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A Hiker Is Now Facing Charges After Allegedly Shooting A Black Bear In Jasper National Park

The injured bear hasn't been found.

Calgary Staff Writer
A black bear in a wooded area.

A black bear in a wooded area.

A hiker is facing several charges after their friend reported them for shooting and injuring a black bear in Jasper National Park over the weekend.

In a statement sent to Narcity, Parks Canada said the hiker was with someone else on Overlander Trail at around 1:30 p.m. on August 6. The pair came across a black bear around seven kilometres east of the trailhead at Sixth Bridge Day Use Area.

According to Parks Canada, the hiker fired a warning shot at the bear – which was 25 to 40 metres away – with a 20-gauge shotgun and the bear reacted but didn't run.

A second shot was fired, which hit and injured the bear, Parks Canada said. The bear then rolled down a short creek bank and out of view. The hikers left the scene immediately, they added.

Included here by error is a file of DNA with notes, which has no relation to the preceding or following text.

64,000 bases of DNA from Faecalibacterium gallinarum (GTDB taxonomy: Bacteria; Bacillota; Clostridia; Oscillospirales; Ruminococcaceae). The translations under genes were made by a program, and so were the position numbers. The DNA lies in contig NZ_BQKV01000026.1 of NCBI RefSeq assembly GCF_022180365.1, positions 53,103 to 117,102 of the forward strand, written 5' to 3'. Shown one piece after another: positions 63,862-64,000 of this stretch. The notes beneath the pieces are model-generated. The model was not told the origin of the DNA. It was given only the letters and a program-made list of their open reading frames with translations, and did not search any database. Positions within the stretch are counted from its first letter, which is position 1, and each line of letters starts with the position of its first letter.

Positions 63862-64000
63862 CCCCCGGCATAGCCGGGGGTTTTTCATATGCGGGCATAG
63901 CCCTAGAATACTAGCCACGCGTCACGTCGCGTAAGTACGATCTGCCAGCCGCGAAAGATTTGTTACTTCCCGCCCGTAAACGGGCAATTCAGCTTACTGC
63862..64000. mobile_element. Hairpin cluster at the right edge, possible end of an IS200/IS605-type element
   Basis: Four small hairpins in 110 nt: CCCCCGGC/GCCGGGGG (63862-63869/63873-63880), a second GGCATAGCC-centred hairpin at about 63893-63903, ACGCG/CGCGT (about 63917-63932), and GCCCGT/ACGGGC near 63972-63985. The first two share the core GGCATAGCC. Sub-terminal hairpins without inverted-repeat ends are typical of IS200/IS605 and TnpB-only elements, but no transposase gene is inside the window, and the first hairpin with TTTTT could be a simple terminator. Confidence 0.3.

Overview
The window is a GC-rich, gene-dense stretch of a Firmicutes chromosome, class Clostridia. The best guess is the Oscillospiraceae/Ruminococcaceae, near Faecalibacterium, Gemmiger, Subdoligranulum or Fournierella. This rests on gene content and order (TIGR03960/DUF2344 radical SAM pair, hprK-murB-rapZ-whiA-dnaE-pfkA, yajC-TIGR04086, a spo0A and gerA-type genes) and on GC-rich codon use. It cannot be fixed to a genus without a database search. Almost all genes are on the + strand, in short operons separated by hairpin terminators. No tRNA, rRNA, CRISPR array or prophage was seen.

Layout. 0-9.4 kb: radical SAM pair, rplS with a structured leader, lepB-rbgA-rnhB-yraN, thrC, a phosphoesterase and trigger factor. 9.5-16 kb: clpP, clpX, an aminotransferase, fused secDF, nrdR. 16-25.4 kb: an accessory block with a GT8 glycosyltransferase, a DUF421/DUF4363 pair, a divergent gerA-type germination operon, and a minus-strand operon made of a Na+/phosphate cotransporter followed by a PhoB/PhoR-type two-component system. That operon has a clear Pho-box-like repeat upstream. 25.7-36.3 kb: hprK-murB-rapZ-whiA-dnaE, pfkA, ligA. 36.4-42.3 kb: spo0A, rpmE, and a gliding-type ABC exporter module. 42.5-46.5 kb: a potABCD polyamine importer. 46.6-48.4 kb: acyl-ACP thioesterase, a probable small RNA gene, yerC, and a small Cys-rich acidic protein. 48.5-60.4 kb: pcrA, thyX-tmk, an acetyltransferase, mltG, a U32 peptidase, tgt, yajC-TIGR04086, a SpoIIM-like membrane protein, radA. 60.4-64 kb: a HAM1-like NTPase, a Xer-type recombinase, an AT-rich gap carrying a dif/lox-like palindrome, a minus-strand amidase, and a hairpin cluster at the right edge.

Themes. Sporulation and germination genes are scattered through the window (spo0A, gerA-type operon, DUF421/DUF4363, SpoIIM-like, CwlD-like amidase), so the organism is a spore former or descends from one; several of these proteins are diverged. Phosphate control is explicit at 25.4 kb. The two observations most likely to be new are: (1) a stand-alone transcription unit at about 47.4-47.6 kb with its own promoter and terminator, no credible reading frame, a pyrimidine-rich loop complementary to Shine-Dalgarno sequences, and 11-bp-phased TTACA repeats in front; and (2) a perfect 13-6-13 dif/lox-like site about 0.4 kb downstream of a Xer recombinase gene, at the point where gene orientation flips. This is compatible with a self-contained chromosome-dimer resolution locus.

The friend of the hiker called Jasper Dispatch to alert them to the shooting. Park wardens and Human Wildlife Conflict staff met the suspect at the trailhead where they were arrested, and charges were laid following an interview.

According to Parks Canada, the suspect was charged with "several counts under the Canada National Parks Act." However, the investigation is ongoing, and further charges and outcomes will be "determined by the courts at a later date."

It is still unknown how badly the bear was injured but a "quantity of blood" was found at the scene where the incident took place.

Parks Canada staff have been searching for the bear but have not located it. The area is currently closed for public safety, and there will be more sweeps of the area before the trail is reopened.

"Injured bears can be very aggressive when encountered in close quarters, so any further searches must be approached with extreme caution," Parks Canada added.

Carrying a firearm is illegal in Jasper National Park. Visitors to bear country should familiarize themselves with bear safety tips and make sure they carry bear spray, which is legal to use and "much more effective and reliable" than a firearm, Parks Canada added.

This article's cover image was used for illustrative purposes only.

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